Since Taurel became CEO in July 1998, Lilly's stock price has fallen 17 percent. By comparison, the overall market, as measured by the S&P 500, advanced 28 percent.
Lilly, like other big drugmakers, has struggled to bring new blockbusters to market. It currently is pinning its hopes on a drug-thinner in the development pipeline called prasugrel. The company hopes the drug helps offset lost sales on Zyprexa, whose U.S. and European patents expire in 2011.
Zyprexa, an antipsychotic, had $4.4 billion in sales in 2006.
Sales of the drug have been strong, even as lawsuits over side effects and other issues piled up against it. To settle suits, Lilly has paid out more than $1.2 billion to tens of thousands of plaintiffs.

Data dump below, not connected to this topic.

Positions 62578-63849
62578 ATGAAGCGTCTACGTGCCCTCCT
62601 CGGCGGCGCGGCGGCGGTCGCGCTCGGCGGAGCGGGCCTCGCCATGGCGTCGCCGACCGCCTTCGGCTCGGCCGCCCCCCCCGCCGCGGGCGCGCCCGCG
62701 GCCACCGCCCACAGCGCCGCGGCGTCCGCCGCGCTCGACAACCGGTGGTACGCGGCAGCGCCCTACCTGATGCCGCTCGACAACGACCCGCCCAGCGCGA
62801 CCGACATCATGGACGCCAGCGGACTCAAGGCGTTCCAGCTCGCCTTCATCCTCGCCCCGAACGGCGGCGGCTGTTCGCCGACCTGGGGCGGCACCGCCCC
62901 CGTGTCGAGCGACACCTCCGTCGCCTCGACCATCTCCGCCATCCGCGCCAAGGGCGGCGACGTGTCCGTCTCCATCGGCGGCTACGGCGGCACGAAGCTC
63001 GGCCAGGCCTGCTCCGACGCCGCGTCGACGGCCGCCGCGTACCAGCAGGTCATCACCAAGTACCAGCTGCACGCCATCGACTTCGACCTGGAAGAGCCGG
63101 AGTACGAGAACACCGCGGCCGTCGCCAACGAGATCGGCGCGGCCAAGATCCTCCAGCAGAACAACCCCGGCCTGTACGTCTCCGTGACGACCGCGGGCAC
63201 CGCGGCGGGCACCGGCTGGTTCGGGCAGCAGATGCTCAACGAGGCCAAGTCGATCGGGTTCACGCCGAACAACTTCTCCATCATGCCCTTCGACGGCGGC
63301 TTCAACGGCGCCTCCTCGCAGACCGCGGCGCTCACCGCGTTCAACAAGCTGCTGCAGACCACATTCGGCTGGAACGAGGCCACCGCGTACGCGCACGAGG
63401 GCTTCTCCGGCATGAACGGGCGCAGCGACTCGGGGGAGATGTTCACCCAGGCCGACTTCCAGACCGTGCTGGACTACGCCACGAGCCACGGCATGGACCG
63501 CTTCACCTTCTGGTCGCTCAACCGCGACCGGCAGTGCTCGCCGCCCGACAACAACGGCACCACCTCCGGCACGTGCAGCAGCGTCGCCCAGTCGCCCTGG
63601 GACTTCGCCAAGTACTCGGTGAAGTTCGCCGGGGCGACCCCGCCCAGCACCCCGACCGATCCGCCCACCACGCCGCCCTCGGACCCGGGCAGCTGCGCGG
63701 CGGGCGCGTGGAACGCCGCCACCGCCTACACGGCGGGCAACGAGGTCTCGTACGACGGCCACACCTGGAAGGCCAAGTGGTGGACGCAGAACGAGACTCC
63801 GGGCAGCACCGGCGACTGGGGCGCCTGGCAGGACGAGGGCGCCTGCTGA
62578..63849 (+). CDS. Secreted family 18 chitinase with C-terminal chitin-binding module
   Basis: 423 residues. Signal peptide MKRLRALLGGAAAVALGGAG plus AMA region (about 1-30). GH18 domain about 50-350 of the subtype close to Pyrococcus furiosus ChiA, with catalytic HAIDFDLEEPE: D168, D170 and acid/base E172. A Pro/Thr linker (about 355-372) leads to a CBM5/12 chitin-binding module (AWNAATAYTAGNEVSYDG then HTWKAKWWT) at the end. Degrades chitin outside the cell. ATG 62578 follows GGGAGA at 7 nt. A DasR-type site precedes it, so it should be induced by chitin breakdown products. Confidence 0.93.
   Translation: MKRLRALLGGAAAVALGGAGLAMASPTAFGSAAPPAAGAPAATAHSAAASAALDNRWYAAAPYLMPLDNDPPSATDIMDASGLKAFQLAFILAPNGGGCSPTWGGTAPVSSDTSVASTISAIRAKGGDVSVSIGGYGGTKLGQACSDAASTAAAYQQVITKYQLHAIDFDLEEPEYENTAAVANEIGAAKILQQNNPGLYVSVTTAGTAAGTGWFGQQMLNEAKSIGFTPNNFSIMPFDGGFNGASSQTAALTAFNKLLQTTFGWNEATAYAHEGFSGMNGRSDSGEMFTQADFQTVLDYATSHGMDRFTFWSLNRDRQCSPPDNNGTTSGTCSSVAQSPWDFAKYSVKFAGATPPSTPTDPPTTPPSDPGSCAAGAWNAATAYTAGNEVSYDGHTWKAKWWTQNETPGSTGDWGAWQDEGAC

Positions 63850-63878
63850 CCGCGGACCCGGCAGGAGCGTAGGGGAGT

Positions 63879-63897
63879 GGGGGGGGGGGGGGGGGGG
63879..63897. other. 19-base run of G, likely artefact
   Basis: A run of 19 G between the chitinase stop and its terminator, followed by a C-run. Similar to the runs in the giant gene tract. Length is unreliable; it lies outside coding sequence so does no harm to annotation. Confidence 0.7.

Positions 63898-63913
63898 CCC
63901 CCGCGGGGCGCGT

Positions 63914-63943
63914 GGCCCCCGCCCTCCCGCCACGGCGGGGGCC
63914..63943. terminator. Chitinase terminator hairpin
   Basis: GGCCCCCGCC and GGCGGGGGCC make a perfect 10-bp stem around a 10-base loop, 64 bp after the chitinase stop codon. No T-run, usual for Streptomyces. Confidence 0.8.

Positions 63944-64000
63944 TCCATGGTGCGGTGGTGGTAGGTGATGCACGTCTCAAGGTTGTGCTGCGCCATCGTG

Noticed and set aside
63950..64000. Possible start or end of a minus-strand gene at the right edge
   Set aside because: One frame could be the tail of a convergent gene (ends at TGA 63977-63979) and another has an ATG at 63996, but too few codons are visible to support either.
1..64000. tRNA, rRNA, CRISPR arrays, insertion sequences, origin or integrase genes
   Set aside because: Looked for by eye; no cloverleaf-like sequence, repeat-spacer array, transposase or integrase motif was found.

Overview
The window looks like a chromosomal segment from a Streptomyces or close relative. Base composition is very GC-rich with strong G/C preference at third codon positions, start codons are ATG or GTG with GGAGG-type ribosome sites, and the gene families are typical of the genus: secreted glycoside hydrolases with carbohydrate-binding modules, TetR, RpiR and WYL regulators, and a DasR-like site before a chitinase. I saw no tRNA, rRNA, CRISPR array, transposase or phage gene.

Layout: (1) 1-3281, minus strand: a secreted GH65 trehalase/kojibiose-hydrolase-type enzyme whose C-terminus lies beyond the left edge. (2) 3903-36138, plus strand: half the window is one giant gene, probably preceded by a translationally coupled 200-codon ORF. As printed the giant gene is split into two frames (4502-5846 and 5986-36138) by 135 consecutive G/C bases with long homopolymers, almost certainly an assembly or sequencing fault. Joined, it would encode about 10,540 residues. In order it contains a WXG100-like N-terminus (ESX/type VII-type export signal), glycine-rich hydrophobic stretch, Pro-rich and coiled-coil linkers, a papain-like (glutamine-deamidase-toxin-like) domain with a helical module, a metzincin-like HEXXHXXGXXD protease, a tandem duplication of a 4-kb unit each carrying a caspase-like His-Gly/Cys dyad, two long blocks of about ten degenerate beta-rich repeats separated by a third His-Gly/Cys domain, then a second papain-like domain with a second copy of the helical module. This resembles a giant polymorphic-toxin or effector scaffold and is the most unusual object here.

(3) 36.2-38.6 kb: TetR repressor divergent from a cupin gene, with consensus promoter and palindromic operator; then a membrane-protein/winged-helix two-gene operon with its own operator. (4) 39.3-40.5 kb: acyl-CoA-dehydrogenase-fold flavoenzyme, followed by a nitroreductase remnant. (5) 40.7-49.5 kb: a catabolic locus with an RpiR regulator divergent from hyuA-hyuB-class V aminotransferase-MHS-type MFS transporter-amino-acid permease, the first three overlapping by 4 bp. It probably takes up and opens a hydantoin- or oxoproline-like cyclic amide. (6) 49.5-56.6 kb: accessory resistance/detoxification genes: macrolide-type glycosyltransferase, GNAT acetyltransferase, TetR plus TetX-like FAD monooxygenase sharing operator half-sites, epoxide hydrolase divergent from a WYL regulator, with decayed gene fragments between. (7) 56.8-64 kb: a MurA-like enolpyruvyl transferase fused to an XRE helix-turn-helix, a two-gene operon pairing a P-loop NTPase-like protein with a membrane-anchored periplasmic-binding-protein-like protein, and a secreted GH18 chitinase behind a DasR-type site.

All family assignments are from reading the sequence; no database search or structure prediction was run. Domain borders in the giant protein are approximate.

Lilly announced Taurel's retirement this morning. Taurel, 58, will step down as CEO in March and remain chairman until December 2008.
His successor is John Lechleiter, 54, whom Taurel long has been grooming for the position. Lechleiter has been wth the company nearly 20 years. He's been president and chief operating officer since October 2005.